Egyptian faience foundation tiles, New Kingdom, 19th Dynasty, circa 1279-1212 BC. Inscribed with prenomen of King Ramesses II and king’s nomen ‘Ra’-masesu meri Amon.’ Believed to have come from palace of Ramesses II at Pi-Ramesses. Starting bid: £8,000 ($10,160)
Egyptian New Kingdom, 18th Dynasty, circa 1390-1352 BC serpentine ushabti of Amenhotep III, depicted mummiform with torso running parallel to body and lower arms crossed over chest. Size 150mm x 70mm (5.9in x 2.8in). Starting bid: £8,000 ($10,160)
Roman bronze Weisenau, or Imperial, helmet. Round skull topped by small mushroom-shape peak. Massive visor, widely flaring neck guard. Ex Charles Delaporte collection, 1960s. Starting bid: £30,000 ($38,165)
Roman marble head of Harpocrates with molded hair in relaxed topknot with cascading tresses. Circa 2nd century AD. Size: 300mm x 200mm (12in x 8in); weight: 15.2kg (33lbs 8oz). Starting bid: £20,000 ($25,471)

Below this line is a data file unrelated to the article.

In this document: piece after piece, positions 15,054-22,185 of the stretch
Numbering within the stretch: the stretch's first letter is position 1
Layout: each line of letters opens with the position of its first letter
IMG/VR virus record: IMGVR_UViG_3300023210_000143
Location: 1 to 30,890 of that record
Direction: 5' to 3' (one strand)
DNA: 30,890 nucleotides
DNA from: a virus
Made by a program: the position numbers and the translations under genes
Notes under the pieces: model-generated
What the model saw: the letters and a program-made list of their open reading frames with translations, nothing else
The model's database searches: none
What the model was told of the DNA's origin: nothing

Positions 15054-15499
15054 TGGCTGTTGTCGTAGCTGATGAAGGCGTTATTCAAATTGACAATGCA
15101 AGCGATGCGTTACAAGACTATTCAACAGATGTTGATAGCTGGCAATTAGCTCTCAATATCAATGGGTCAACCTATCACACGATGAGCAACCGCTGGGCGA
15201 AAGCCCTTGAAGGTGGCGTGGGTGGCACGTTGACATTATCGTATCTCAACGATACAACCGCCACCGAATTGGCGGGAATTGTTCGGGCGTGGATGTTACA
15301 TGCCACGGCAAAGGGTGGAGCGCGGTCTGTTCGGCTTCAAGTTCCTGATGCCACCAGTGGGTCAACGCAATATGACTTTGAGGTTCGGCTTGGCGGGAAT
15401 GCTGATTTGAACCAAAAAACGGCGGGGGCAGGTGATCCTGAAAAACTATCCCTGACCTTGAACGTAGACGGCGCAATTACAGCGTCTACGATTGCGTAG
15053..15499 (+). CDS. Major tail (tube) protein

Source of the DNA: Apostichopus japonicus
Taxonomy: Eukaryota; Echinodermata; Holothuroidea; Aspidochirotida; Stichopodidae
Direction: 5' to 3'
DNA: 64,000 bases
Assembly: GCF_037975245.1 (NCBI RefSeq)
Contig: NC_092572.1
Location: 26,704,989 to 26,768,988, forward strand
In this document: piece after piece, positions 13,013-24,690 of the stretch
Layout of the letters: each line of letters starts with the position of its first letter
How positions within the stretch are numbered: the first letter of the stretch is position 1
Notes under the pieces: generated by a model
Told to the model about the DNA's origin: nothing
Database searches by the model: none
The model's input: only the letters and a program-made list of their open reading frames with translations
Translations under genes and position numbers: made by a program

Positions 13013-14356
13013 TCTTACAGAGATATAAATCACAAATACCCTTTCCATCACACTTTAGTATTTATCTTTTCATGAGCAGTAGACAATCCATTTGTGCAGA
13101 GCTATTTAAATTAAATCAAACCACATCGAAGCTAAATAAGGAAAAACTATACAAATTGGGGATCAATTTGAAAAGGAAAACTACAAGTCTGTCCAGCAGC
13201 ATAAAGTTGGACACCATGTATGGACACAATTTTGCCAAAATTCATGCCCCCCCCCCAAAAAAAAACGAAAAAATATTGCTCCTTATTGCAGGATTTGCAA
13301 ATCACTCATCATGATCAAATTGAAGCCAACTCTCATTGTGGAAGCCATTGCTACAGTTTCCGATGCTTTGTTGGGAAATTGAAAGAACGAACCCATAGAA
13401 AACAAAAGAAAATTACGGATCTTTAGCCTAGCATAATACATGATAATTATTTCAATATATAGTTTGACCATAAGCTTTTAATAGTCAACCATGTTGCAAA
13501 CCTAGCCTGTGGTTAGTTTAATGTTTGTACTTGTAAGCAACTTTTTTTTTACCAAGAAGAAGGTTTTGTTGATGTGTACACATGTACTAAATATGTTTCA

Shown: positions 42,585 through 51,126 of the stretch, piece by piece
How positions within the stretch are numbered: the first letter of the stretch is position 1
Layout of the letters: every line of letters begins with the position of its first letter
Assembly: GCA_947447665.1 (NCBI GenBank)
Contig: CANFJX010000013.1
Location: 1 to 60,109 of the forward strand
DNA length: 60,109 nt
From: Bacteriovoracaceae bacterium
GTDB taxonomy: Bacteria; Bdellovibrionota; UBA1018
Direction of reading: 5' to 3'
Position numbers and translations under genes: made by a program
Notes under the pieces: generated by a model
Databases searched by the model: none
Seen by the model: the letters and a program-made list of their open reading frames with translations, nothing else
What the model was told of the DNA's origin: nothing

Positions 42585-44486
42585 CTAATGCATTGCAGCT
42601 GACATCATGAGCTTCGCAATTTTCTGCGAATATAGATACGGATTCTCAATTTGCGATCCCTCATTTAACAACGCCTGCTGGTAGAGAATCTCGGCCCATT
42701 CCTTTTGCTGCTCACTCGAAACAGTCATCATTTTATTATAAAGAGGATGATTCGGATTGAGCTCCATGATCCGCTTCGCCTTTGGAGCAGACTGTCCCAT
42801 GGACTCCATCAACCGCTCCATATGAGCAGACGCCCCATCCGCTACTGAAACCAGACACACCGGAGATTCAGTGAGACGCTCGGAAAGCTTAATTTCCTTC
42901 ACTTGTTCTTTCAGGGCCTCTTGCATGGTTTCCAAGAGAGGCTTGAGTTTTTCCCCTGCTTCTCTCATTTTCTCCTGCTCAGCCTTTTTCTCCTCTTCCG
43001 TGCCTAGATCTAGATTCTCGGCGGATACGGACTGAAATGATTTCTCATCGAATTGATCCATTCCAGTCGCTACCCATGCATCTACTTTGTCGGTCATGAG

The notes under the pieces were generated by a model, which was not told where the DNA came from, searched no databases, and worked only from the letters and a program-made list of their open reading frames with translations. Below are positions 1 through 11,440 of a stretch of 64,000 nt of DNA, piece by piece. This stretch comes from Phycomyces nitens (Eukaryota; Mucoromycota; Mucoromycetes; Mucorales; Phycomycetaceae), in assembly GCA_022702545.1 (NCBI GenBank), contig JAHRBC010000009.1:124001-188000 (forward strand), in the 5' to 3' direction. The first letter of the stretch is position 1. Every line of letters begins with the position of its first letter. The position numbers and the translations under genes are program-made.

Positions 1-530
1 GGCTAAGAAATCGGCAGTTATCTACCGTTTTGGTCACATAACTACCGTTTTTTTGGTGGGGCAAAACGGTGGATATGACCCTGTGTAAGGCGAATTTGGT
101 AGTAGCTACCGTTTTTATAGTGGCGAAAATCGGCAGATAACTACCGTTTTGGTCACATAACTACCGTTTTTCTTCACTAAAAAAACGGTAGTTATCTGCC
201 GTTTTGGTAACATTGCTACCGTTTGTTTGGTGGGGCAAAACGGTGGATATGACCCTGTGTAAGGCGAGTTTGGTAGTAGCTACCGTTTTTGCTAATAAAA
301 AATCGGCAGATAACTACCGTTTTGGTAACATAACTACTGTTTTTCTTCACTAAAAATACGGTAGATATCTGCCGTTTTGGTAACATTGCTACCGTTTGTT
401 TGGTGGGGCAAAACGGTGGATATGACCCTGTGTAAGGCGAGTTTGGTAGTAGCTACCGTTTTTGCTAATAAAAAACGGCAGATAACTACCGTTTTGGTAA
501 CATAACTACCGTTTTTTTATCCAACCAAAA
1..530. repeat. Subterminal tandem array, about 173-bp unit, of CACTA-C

Collection’s highlights can be traced to 19th/early 20th century Egyptophiles who visited Egypt and collected long before the discovery of King Tut’s tomb
— Dr. Ivan Bonchev, Director, Apollo Art Auctions
LONDON, UK, January 22, 2024 /EINPresswire.com/ — Dr Ivan Bonchev, Director of Apollo Art Auctions, takes utmost pride in announcing a Sunday, January 28, 2024 live and online auction of 560 lots featuring aspects of The Prince Collection, one of the finest and most advanced assemblages of antiquities in the world. The London auction house also plans a separate Monday, January 29 online-only sale focusing specifically on fine Chinese and Islamic art.